Antidysrhythmics modify impulse generation and conduction by interacting with various membrane sodium, potassium, and calcium ion channels. Generally, antidysrhythmics affect electrophysiologic effects either through alteration of the channel pore or, more commonly, by modification of its gating mechanism (Fig. 63–1).56 Unfortunately, given their exceedingly complex mechanisms of action, the descriptive terms used to explain their molecular actions are not always completely accurate. For example, the description of an antidysrhythmic as a specific "channel blocker," although representative of the conceptual action of that drug, is inaccurate because in most cases, the molecule does not actually block the channel but rather prevents the channel from opening properly. Furthermore, many of these drugs are active nonspecifically at other channels or on other cells, resulting in divergent clinical actions of similarly classified drugs.
The Vaughan-Williams classification of antidysrhythmics by electrophysiologic properties emphasizes the connection between the basic electrophysiologic actions and the antidysrhythmic effects.115 Although initially proposed as a descriptive model for electrophysiologic actions and not for clinical effects, the Vaughan-Williams classification is commonly invoked as a user-friendly guide to clinical therapy. In 1991, a competing system known as "the Sicilian Gambit" was constructed by a task force of European cardiologists based on the mechanisms by which antidysrhythmics modify dysrhythmogenic mechanisms.2 Although perhaps more contemporary in theory, this latter classification system is complex and is therefore not widely implemented. An even more rational classification would match the electrophysiologic effects of the antidysrhythmics with their molecular interactions on different regions of the various ion channels, such as channel gating and pore conductance.56
This discussion of antidysrhythmics uses the Vaughan-Williams classification, recognizing the shortcomings delineated above.113 The pharmacokinetic properties of the various drugs are summarized in Table 63–1.
All antidysrhythmics in Vaughan-Williams class I (A, B, and C) alter Na+ conductance through cardiac voltage-gated, fast inward Na+ channels (see Table 63–1). These drugs bind to the Na+ channels and slow their recovery from the open or inactivated state to the resting, or closed, state (see Fig. 63–1). This conversion must occur before the channel can reopen and participate in another depolarization. Consequently, as the proportion of drug-bound Na+ channels increases, fewer of these channels are capable of reactivation on the arrival of the next depolarizing impulse. As a result, by reducing the excitability of the myocardium, abnormal rhythms are both prevented and terminated.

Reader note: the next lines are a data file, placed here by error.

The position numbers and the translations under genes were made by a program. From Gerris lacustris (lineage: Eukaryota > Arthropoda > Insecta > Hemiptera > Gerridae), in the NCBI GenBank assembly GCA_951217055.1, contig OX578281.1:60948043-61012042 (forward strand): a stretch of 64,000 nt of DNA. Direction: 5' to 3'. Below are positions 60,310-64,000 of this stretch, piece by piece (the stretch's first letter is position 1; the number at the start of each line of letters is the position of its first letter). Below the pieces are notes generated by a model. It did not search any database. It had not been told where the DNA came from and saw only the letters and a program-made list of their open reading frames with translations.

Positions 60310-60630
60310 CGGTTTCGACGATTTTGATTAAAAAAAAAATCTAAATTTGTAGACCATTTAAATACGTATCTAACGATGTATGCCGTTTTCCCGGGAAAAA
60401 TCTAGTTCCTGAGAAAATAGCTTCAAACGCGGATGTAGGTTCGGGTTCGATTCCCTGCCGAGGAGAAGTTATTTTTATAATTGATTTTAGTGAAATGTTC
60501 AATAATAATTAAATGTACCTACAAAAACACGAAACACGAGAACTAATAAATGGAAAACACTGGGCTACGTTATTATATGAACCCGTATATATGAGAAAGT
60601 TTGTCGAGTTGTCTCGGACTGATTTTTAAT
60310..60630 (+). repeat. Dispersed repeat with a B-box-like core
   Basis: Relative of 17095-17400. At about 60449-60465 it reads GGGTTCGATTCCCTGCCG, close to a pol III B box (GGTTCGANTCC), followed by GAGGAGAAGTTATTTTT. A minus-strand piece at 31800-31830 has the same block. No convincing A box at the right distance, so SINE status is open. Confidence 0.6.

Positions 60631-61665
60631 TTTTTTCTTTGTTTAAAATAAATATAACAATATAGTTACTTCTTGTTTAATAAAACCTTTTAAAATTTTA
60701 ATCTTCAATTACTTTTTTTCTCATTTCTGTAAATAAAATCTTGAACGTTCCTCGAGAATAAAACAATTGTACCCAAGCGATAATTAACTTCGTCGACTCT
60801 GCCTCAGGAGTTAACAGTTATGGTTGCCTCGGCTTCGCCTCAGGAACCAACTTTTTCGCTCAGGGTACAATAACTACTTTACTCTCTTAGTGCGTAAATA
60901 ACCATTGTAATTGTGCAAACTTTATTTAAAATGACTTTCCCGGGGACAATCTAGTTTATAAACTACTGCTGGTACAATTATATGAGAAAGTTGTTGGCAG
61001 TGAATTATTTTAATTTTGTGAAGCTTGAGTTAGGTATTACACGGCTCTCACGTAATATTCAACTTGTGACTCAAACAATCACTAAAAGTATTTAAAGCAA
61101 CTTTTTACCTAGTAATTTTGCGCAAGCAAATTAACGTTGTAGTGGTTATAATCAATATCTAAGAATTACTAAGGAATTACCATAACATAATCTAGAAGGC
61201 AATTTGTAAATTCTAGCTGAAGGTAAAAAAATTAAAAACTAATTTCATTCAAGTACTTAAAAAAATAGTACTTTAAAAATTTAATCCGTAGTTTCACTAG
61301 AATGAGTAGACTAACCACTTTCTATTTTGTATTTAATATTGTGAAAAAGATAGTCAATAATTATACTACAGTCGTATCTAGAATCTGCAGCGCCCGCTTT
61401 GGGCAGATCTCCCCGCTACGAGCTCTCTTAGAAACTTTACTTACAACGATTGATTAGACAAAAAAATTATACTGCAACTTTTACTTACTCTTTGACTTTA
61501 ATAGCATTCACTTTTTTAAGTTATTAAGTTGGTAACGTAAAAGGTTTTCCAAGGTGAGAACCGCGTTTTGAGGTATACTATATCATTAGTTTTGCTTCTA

Blockade of these sodium channels slows the rise of phase 0 of the cellular action potential, which correlates with a reduction in the rate of depolarization of the myocardial cell (or Vmax). Similarly, conduction through the myocardium is slowed, producing a measurable prolongation of the QRS complex on the surface electrocardiogram (ECG). Correspondingly, slowed intramyocardial conduction is associated with reduced contractility, manifesting as negative inotropy. Myocardial depression also results from effects of reduced intracellular Na+ on Na+-Ca2+ exchange.76 This in turn reduces the intracellular Ca2+ concentration, normal concentrations of which are required for adequate contractility.
The differences among class I drugs are directly related to their pharmacologic relationships with the Na+ channel. However, it is noteworthy that the original subdivision of class I drugs was based on clinical observations, not current pharmacologic awareness, accounting for the somewhat illogical ordering of the class I subdivisions.113 Type IB drugs have their highest affinity for inactivated Na+ channels. This occurs at the end of depolarization, during early repolarization, and during periods of myocardial ischemia, all situations in which the myocardium is partially depolarized. These drugs also have rapid "on—off" binding kinetics (rapid τrecovery) and are thus bound only briefly, during late electrical systole, the period during which the Na+ channels are predominantly in the inactivated form. They are almost exclusively unbound during electrical diastole, which is the major portion of the cardiac cycle at normal heart rates. However, the degree of binding increases as the heart rate accelerates because the duration of diastole decreases and the relative proportion of time spent in systole increases; this is termed use dependence. Because all IB drugs do not bind to activated sodium channels, in therapeutic doses, they do not affect the rate of rise of phase 0 of the action potential, or Vmax, and have no effect on the ECG.114 Alternatively, the class IC drugs either act preferentially on activated Na+ channels or they release from the Na+ channels very slowly (slow τrecovery) and thus are still bound during the next cardiac cycle. This prolonged channel blockade and reduced channel reactivation results in both greater pharmacologic effects and toxicity, even at slow heart rates. These drugs reduce Vmax and prolong the QRS complex. Class IA drugs fall between the other two subclasses.
Although in the Vaughan-Williams classification, class I drugs are considered primarily sodium channel blockers, many, particularly those in class IA, have important effects on cardiac potassium channels. These channels are critical to maintenance of the cardiac action potential and repolarization of the myocardial cell. Slowing of potassium efflux prolongs the duration of the action potential and accounts for the persistence of refractoriness, or the time during which the cell is incapable of re-depolarization. This effect produces QT prolongation on the surface ECG, and predisposes to the triggering of polymorphic ventricular tachycardia.94 Because class IB drugs have no effect on myocardial potassium channels, they do not alter refractoriness or the QT interval. In fact, class IB drugs often reduce the action potential duration, shortening refractoriness. Further discussion of potassium channel blockade is found in Chapter 22 and below in the discussion of class III antidysrhythmics.